Worland Area News 11-20-18
Written by jordanmckamey on November 20, 2018
Local issues are in the spotlight at both the Washakie County Commissioners and Worland City Council meetings today in Worland.
The County Commissioners, who meet beginning at 9:00 A.M., will discuss traffic on a pair of roads, Washakie Ten in Worland and the Lower Nowood Road near Ten Sleep. The Northern Wyoming Daily News reports that both roads are seeing heavier out of state and semi-truck traffic that is damaging the road surface. As well, local residents are concerned about the rates of speeds they are seeing vehicles travel on the roads in question. The Commission is considering making both of the roads open to local traffic only. Currently weight restrictions are in place, but the County is looking to do more. Washakie County is working with WYDOT to research state aid in re-routing traffic and updating GPS systems to inform drivers the roads are local-traffic only. The Daily News also stated that John Worrall, Washakie County Attorney, said the Sheriff’s office would have jurisdiction to issue citations to non-residents, should a policy be adopted.
The Worland City Council will meet tonight at 7:00 P.M. in council chambers at City Hall. Among regular business, the council will hear the first reading on a proposed Vendor Ordinance. Local and traveling food trucks and vendors have been a topic for the council for some time, and this will be the first of three readings to pass the ordinance. A copy of the proposed Vendor Ordinance is available for viewing online at CityofWorland.org.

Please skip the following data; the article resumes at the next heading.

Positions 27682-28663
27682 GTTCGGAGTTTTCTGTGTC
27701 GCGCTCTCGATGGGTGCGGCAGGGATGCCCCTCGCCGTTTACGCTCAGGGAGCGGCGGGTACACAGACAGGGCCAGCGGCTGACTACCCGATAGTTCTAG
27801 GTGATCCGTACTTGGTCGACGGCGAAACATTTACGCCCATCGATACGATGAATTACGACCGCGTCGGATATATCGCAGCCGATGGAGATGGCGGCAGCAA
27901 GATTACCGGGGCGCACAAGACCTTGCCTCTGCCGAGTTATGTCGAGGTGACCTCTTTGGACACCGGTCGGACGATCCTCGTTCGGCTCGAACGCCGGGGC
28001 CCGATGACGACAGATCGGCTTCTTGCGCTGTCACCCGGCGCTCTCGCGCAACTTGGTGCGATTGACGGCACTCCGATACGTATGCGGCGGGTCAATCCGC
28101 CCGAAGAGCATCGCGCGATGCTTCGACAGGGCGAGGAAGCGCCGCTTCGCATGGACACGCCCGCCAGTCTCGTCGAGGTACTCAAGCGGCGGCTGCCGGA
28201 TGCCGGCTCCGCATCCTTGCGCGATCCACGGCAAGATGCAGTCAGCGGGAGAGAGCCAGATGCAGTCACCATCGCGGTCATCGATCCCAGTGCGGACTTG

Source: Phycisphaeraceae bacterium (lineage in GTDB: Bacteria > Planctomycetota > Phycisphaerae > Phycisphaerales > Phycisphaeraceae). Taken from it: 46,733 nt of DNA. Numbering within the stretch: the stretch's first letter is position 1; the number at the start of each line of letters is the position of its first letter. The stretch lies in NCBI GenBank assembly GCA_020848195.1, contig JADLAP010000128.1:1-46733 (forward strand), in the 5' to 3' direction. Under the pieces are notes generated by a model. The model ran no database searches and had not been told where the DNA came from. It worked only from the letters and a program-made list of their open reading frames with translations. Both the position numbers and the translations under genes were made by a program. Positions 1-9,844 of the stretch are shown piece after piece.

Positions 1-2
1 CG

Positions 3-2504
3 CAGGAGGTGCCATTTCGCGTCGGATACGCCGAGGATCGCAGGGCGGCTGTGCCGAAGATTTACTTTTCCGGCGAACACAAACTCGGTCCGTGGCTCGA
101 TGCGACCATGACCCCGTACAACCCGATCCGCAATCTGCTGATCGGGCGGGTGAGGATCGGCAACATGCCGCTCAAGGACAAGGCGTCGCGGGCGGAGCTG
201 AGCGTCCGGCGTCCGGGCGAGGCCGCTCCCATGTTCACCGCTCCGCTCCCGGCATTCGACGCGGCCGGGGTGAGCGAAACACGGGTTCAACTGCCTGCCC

The Wyoming State Museum is launching a video series to teach people about firearms from the museum’s collection. The first two videos in the “Firearms Friday” series were posted this week on the museum’s YouTube channel .
Museum volunteer Evan Green explains the history and other details of two revolvers, one produced by Remington and another produced by Smith & Wesson.
Museum Collections Section Supervisor Jim Allison says the series is intended to show people the variety of weapons contained in the museum’s collection.
The museum in Cheyenne focuses on the history of Wyoming and the Rocky Mountain region. Its collections also include items crafted and used by Native Americans, clothing and household items and examples of fossils, minerals and animal life.
The Republican-controlled House has passed a bill to drop legal protections for gray wolves across the lower 48 states, reopening a lengthy battle over the predator species.
Long despised by farmers and ranchers, wolves were shot, trapped and poisoned out of existence in most of the U.S. by the mid-20th century. Since securing protection in the 1970s, wolves have bounced back in the western Great Lakes states of Michigan, Minnesota and Wisconsin, as well as in the Northern Rockies and Pacific Northwest.
The Fish and Wildlife Service is reviewing the wolf’s status and is expected to declare they’ve recovered sufficiently to be removed from protection under the Endangered Species Act.
The House bill enshrines that policy in law. It was approved, 196-180, and now goes to the Senate.